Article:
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EMR Characteristics

Contents

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Amazon Elastic Map Reduce
1
Course Introduction
PREVIEW1m 16s
2
Introduction to EMR
PREVIEW1m 46s

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Overview
DifficultyBeginner
Duration11m
Students79
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Description

This course provides an introduction to the big data processing service known as Amazon Elastic Map Reduce, commonly referred to as EMR. You will learn the characteristics of the service and its base architecture.

If you have any feedback relating to this course, feel free to contact us at support@cloudacademy.com.

Learning Objectives

The objectives of this course are to provide a foundational understanding of Amazon Elastic MapReduce, allowing you to learn what it is, some of its characteristics, and its base architecture.

Intended Audience

This course is ideal for those looking to become a data scientist or a solutions architect. Also, if you are studying for the AWS Data Analytics - Specialty certification, then this provides a great insight into EMR before diving deeper on the service.

Prerequisites

To get the most from this course, you should have a basic knowledge of the AWS platform. Some understanding of big data processing would also be beneficial.

Transcript

As this is an introductory level course, I will not deep dive on Hadoop distributions or the Map Reduce algorithms. Instead and to keep things at a higher level, let me first discuss EMRs simplicity. You can very quickly go from having no EMR resources within AWS to a full EMR cluster to process your data in just a few clicks in the console.  A few minutes later AWS EMR will have orchestrated all the resources required to carry out the required processing. 

This is a huge improvement over traditional provisioning. You save time and money as you're ready to do your own analysis in a matter of minutes, not hours or days. And if you have experience of creating a manual Hadoop cluster setup in the past, then you will know that this saves a huge amount of time when it comes to effort and provisioning your own hardware.

The pricing model is also very attractive. Traditionally, you would need to acquire all hardware and related equipment to support the maximum load for your analytics. You would need several servers to compose your cluster, plus implement highly available storage and networking, and that’s without the cost of energy and cooling within your own data center. 

However, with EMR the cost model is based on a pay as you go basis, meaning you will only pay for the provisioned resources when your cluster is running. You can choose among different EC2 instance types and sizes for different performance. If you need strong processing power for a small time, you can run 100 nodes for 1 hour instead of 10 nodes for 10 hours, and you pay the same price. You can also take benefit of EC2 pricing models such as Spot instances and EC2 reserved instances. 

Elasticity is another intrinsic cloud characteristic, as there is the ability to grow or shrink the resources whenever it’s required based on the demand. You can add or remove nodes on the fly. For example, if during the creation of your cluster you underestimated the resources required, you can add more core or task nodes to it. 

Security is an important factor for AWS and all of its services, and this is no different here for EMR. Your instances are secured by EC2 security groups, segmented by one security group for the master node, and others for the other node types which do not have external access by default. Of course, you can modify this behavior, but it's highly recommended not to open the world up to your cluster.  The data is also secured on Amazon S3 and you can enable auditing with CloudTrail.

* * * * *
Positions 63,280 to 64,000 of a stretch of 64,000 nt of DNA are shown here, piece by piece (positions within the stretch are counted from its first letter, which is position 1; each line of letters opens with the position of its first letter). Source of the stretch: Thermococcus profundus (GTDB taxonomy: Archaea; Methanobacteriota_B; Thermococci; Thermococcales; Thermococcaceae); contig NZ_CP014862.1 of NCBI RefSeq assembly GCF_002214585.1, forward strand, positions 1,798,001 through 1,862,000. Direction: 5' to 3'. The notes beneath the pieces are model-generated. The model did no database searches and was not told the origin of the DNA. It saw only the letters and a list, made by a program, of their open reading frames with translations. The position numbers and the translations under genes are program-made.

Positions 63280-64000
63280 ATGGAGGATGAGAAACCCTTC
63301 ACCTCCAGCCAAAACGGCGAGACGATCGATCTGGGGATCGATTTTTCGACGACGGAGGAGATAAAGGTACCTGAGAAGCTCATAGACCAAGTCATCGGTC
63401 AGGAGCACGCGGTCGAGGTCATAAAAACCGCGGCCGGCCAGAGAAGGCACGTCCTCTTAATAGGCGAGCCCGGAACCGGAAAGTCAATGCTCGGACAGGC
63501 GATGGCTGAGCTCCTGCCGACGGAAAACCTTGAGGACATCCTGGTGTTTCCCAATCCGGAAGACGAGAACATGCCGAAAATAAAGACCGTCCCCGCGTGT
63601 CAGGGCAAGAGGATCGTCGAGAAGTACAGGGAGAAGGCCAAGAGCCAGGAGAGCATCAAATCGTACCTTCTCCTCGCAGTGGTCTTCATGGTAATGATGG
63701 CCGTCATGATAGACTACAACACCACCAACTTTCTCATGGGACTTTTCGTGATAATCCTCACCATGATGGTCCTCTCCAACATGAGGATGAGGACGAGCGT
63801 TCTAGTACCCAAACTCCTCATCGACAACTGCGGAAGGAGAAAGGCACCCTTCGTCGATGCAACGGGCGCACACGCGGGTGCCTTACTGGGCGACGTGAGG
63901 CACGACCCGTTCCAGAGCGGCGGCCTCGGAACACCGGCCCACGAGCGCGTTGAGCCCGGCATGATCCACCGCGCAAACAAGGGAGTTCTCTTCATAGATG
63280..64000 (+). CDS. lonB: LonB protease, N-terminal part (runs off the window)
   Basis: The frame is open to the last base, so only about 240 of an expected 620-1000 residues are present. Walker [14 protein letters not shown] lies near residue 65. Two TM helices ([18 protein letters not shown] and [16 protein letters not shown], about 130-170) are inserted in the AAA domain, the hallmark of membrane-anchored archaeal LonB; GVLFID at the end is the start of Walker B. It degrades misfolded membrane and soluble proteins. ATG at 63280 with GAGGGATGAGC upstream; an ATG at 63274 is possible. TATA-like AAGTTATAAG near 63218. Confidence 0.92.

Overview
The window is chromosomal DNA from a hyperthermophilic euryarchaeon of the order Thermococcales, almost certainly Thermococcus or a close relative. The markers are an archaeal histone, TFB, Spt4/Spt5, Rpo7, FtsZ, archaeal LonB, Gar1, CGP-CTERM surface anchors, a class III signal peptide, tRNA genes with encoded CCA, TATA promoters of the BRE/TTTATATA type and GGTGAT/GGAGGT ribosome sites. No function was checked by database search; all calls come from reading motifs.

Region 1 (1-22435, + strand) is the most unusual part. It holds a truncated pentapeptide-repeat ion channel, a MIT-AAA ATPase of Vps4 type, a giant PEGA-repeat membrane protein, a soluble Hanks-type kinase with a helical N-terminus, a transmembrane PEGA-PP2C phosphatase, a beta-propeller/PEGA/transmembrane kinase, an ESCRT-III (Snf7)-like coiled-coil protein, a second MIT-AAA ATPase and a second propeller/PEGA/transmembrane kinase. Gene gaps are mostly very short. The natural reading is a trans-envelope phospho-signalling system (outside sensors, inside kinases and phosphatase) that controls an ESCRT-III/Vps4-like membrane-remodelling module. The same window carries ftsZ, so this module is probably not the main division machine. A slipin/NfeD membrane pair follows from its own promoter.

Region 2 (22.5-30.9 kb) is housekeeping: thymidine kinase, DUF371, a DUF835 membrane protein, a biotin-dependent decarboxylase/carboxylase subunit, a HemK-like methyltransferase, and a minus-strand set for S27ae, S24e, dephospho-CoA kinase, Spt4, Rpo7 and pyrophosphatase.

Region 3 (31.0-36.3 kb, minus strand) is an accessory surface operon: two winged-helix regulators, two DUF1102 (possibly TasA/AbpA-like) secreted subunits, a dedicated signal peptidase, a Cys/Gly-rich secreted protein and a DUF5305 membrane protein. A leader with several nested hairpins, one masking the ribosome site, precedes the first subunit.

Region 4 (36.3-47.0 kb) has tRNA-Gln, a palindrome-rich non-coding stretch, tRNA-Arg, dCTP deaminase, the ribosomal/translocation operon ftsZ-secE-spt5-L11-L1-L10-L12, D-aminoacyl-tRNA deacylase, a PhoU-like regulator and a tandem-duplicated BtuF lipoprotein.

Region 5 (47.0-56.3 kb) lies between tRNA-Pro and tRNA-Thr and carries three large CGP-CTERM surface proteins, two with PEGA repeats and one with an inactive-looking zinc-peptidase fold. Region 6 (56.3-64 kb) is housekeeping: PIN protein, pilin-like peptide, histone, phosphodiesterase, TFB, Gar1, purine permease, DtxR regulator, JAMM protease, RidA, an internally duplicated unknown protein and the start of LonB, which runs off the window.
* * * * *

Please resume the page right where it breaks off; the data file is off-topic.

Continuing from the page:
AWS has always taken great care to make services that easily integrate with other services to reduce as much as possible complexity into managing, operating, and getting the pieces together when you're building your applications. It's no different for EMR, where several storage services are available for you and easily integrated. S3 for example, is the most commonly used storage of its durability, low price, and infinite storage capacity. But you can also store your data in the cluster itself by taking benefit of the Hadoop file system. You may also store your results back to a DynamoDB table and if you want to leverage your existing BI tools and data warehousing infrastructure, you can make your results available to Redshift. Or save them for archival purposes with Amazon Glacier and also it's possible to put them into a relational database system.

About the Author
Students113956
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Stuart has been working within the IT industry for two decades covering a huge range of topic areas and technologies, from data center and network infrastructure design, to cloud architecture and implementation.

To date, Stuart has created 90+ courses relating to Cloud reaching over 100,000 students, mostly within the AWS category and with a heavy focus on security and compliance.

Stuart is a member of the AWS Community Builders Program for his contributions towards AWS.

He is AWS certified and accredited in addition to being a published author covering topics across the AWS landscape.

In January 2016 Stuart was awarded ‘Expert of the Year Award 2015’ from Experts Exchange for his knowledge share within cloud services to the community.

Stuart enjoys writing about cloud technologies and you will find many of his articles within our blog pages.